Bladder and bowel problems are estimated to affect up to 28% of all children at any one time. Unfortunately, a large proportion of these children continue to suffer from incontinence into adulthood.
One way we can work to prevent this is through early intervention of childhood incontinence. Early diagnosis and treatment for incontinence are critical to avoid damage to a child’s kidney and bladder function. Talking about the problem early on can also prevent damage to social well-being later in life. Experts now assert that it is vital to provide your child with knowledge and understanding about how their body and bladder works. This can reassure them that their incontinence problems are not their fault and are something they cannot control.
Why is Preventing Adult Incontinence So Important?
There is a large amount of evidence suggesting that adolescents experience more severe incontinence than children. A cross-sectional study of 5-19-year olds found a greater proportion of frequent bed wetting, accompanied by daytime wetting and other lower urinary tract symptoms, in older (11-19years) compared with younger children (5-10). This can serve as evidence that frequent bed wetting with daytime LUTS, referred to as non-monosymptomatic nocturnal enuresis, is less likely to respond. Incontinence in adulthood can also have a heavy psychological impact. Adults have the responsibility of working and often providing for others, which can be slowed down or affected by severe incontinence. The anxiety incontinence adults face is likely due to the lack of independence and possible isolation. An adult’s self-esteem can be rapidly reduced by the disability to control the bladder or bowels. One study by Frida Olsson and Carina Bertero aimed to understand the experience of people living with incontinence. All informants admitted that their lives are “limited in one way or another” due to incontinence or bladder or bowel problems. It was also reported to have an impact on social life and even relationships.
When Should You Be Worried?
The National Association for Continence asserts that most children should have achieved urinary control during the night and day by the age of 6. If your child is aged 6 or older and is having problems with staying dry, it is recommended that you talk to a professional. Urologists are medical Doctors with specialist training and skills in problems related to the kidneys, bladder and genitalia. They can give your child a medical assessment and find the root cause of the incontinence. Remember that your child is not alone in having this problem, however getting the help from a professional is vital.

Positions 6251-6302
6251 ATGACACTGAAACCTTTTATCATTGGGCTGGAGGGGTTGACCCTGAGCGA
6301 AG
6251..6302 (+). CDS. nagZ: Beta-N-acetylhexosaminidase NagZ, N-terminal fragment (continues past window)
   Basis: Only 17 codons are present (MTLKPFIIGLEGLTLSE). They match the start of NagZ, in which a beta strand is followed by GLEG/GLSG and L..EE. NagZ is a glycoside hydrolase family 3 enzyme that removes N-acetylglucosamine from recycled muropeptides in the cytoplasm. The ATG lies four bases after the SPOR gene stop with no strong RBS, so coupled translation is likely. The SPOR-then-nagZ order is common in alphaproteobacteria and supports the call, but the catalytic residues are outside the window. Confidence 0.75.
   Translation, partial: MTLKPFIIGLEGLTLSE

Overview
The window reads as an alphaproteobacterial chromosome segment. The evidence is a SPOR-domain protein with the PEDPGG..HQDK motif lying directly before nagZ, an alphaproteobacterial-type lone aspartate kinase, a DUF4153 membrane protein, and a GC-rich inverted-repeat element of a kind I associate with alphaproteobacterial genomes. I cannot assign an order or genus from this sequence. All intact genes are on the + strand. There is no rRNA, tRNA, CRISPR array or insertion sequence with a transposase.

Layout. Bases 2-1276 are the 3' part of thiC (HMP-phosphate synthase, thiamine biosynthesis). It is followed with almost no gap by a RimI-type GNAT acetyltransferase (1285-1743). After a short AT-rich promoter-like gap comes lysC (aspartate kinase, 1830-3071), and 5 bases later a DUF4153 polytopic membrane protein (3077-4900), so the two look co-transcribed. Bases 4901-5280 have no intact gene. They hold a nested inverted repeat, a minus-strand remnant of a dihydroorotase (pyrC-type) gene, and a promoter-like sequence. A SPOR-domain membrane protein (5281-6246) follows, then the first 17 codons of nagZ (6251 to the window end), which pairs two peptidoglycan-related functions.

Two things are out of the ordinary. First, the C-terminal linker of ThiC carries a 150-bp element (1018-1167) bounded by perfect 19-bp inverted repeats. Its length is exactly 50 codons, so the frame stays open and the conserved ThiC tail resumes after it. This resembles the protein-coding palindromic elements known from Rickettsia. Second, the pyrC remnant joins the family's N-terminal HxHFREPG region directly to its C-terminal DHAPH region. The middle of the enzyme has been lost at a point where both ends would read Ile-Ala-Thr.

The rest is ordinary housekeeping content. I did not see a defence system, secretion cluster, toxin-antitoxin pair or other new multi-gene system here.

What to Look Out For
Problems such as incontinence are most frequently seen in children diagnosed with behavioural and neuropsychiatric disorders such as ADHD. However, there are many underlying health aspects that could cause your child to be incontinent. Ensure you look out for the following symptoms:
- Frequent trips to the bathroom. If you child urinates more than 8 times a day, this is a sign that they have an overactive bladder
- Infrequent urination. If your child visits the toilet only 2 times a day, this can be a sign that your child has a condition causing wetting
- Sitting with crossed legs or heel sitting. This can be sign of avoiding leaking urine
- Frequently wet underwear. Your child may try and hide the fact that they have leaked by not putting their underwear in the laundry. You might also notice them acting or looking embarrassed
- Not fully emptying the bladder during bathroom visits
- Wetting the bed 2 to 3 times a week over 3 months or more
- Continuing to wet the bed after at least 6 months of dry nights. This is called secondary nocturnal enuresis
- Visiting the toilet frequently during the night
Remember that bedwetting is normal in very young children (aged 5 or younger). Continuing to wet the bed at an older age should prompt you to seek help.
Preparing for a Medical Assessment
Most children with incontinence experience nocturnal enuresis or day and night-time incontinence. During a medical assessment, a professional should question both you and your child. Keeping a voiding diary can be useful, which determines a child’s voiding frequency. You can also include assessment of bowel function. Ensure that you have kept a record of familial disorders, neurological and congenital abnormalities. Take into consideration any previous infections or surgery that may be causing your child’s incontinence. You should also expect a professional to formally evaluate the child’s psycho social status and family situation. As R. Jim Nijman states, “although it is uncomfortable to talk about, factors such as child abuse are often signalled first by symptoms of bladder-sphincter dysfunction”.
With the help of proactive thinking, we can help prevent children developing adult incontinence whenever possible. Increased understanding of childhood incontinence during routine check ups is also needed to prevent incontinence.